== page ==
I think the way to use these big ideas is not to try to identify a precise point in the future and then ask yourself how to get from here to there, like the popular image of a visionary. You'll be better off if you operate like Columbus and just head in a general westerly direction. Don't try to construct the future like a building, because your current blueprint is almost certainly mistaken. Start with something you know works, and when you expand, expand westward.

The popular image of the visionary is someone with a clear view of the future, but empirically it may be better to have a blurry one.

The Impossible Burger and Beyond Meat aren't healthier.

Fast-food restaurants across the country are embracing a meat-free mentality nowadays, with several big brands adding meatless sandwiches to their menus.

The challenge here is that these offerings aren’t actually any healthier. The Impossible Whopper, for instance, not only has comparable caloric and fat levels as its meat-based counterpart, but it has more salt per serving; the Del Taco options are comparable. The Impossible Slider has more calories, more fat and more sodium than the meaty original (before you add cheese to either).

Inside Faire, The Platform Where Artisans Go Corporate

Faire has made buying easier for retailers like Holly Addi, who runs Arte Haus Collectif, a contemporary art gallery and boutique in Salt Lake City. She started shopping on Faire nearly two years ago, largely as a way to spend less time and money attending trade shows. Arte Haus Collectif has purchased roughly $20,000 in wares from Faire to date, including candles, aprons, scarves, bath salts, and jewelry. The business has also returned purchases — most recently, an entire batch of unsold sunglasses — within 60 days of ordering them. In each instance, Faire reimbursed Addi for the unsold items, which she has used to purchase other goods from makers on the platform.

The Three Levels Of Listening

Level 1: The focus is on me. When you listen at level 1 you are listening with the intent to respond.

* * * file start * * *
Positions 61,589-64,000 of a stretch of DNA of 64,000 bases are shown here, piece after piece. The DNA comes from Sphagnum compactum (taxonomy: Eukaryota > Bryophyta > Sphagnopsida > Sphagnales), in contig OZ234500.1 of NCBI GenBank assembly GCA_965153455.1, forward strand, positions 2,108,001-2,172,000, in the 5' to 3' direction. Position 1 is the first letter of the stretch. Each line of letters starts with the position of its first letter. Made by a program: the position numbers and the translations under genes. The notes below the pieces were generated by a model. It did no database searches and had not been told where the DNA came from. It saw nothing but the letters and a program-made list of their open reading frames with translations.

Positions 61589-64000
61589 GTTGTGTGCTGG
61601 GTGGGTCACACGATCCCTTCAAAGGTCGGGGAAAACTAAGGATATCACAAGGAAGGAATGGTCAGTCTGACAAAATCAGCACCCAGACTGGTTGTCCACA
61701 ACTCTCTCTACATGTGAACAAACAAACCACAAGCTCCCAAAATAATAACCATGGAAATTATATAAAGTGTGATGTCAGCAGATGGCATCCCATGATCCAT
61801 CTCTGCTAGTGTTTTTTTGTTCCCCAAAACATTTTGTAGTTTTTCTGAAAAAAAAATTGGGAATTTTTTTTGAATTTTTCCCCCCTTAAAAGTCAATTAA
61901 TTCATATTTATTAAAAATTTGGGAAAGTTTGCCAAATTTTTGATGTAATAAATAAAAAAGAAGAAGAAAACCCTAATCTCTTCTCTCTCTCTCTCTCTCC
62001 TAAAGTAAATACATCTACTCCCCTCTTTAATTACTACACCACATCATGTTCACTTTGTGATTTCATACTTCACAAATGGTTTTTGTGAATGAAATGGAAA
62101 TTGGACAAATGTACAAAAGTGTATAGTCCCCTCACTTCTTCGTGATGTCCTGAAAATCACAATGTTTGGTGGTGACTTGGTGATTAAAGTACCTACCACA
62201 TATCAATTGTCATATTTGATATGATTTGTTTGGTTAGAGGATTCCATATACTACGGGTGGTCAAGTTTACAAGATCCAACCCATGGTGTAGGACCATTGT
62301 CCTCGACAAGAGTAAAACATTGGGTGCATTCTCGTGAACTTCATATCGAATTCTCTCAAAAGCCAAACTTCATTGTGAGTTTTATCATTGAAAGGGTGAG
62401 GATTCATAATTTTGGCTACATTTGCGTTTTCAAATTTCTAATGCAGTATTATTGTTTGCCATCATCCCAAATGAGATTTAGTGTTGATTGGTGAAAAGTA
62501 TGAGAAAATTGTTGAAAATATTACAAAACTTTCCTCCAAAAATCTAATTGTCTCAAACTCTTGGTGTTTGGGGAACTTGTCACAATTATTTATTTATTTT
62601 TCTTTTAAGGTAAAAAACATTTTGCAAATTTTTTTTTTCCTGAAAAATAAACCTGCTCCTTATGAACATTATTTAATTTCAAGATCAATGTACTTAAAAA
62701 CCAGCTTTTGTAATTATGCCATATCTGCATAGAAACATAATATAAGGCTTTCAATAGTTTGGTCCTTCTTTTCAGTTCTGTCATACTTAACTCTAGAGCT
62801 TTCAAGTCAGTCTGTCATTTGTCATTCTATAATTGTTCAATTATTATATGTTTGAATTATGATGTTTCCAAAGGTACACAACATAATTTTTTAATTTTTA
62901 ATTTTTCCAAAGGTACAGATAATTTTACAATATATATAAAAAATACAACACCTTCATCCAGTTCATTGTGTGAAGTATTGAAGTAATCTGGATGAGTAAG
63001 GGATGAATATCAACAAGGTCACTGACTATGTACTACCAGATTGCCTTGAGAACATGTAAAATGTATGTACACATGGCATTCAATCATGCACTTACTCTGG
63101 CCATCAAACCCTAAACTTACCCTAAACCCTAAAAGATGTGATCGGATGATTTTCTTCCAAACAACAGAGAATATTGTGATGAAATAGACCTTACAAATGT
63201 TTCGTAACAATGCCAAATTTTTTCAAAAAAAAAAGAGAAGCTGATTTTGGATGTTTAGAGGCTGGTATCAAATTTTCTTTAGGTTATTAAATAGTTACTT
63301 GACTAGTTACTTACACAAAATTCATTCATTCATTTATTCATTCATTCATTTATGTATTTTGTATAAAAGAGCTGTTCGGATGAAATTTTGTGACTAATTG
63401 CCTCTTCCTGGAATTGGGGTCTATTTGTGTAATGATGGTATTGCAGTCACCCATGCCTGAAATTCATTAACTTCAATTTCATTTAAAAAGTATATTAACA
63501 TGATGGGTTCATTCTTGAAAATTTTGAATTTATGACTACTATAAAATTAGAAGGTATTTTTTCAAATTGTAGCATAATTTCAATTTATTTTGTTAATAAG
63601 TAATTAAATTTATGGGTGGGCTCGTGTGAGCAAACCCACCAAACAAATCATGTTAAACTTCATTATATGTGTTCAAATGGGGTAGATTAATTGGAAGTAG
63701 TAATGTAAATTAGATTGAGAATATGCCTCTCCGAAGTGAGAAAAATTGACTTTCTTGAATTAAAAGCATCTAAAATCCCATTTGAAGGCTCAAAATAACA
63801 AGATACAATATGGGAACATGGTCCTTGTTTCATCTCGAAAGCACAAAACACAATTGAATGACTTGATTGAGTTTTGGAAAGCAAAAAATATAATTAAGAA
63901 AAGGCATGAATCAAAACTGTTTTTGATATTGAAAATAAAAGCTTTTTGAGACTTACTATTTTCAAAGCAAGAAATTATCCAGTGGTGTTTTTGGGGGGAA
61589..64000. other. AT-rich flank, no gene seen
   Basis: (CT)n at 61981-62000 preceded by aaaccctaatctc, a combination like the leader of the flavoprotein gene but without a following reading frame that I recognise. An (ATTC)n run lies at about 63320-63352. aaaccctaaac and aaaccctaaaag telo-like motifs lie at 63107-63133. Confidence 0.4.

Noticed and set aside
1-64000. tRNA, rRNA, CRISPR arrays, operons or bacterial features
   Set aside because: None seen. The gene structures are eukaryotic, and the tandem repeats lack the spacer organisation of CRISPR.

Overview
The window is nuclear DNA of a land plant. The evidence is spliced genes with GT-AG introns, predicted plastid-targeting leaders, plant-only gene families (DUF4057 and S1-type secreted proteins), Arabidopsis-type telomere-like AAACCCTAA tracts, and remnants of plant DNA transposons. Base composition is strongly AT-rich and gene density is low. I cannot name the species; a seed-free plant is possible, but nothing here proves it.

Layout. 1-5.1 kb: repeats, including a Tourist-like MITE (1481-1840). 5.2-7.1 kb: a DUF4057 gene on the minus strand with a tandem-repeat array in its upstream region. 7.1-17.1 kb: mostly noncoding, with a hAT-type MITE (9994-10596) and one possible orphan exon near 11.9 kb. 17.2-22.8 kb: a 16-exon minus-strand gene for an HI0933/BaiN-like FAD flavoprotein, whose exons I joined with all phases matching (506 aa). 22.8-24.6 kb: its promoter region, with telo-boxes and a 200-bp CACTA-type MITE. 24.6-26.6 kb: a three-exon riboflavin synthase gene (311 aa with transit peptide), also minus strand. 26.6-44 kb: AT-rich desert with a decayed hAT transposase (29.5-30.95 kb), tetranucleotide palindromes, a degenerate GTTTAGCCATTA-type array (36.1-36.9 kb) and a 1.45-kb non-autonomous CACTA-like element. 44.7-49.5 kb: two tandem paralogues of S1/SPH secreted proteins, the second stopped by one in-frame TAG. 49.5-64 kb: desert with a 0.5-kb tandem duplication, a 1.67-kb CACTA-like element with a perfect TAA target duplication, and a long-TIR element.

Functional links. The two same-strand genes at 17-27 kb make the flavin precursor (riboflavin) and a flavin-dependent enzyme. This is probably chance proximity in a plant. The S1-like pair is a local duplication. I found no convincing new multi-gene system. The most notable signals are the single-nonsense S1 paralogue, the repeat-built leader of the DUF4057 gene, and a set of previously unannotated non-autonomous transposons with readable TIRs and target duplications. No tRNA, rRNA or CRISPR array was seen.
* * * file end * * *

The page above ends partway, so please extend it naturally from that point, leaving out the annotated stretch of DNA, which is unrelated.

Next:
Level 2 focuses on the other person. Level 2 is when you listen for what someone is saying beneath their words.

Level 3 focus on the energy. When you listen at level 3 you’re getting a feel for what’s happening and using all your senses. Level 3 draws upon the energy of more than just the words. It uses body language, tone of voice, noticing what’s going on and just feeling the room. Listening to the bigger picture in addition to the words.

Level 1 focuses on you and the voices in your head. Level 2 focuses on the other person and understanding. Level 3 focuses on the energy and using all your senses.

The Rise of the Electric Scooter

electric-scooter-rentals-bird-lime

I want to tackle a more fundamental question: are electric scooters the future of transportation?

To be honest with you I'm still bitter about the whole Segway debacle. There was so much hype back in the day. That ridiculous thing was supposed to change the world. Instead, we got … Paul Blart Mall Cop.

A Segway was $5,000 at launch in 2001, which is a whopping $7,248 in inflation adjusted dollars. Here in 2019, cheap $200 to $300 electric scooters are basically the transformational technology the Segway was supposed to be, aren't they? Are electric scooters the future of (most) transportation? I'm not sure, but I do like where we're headed, even if it took us twenty years to get there.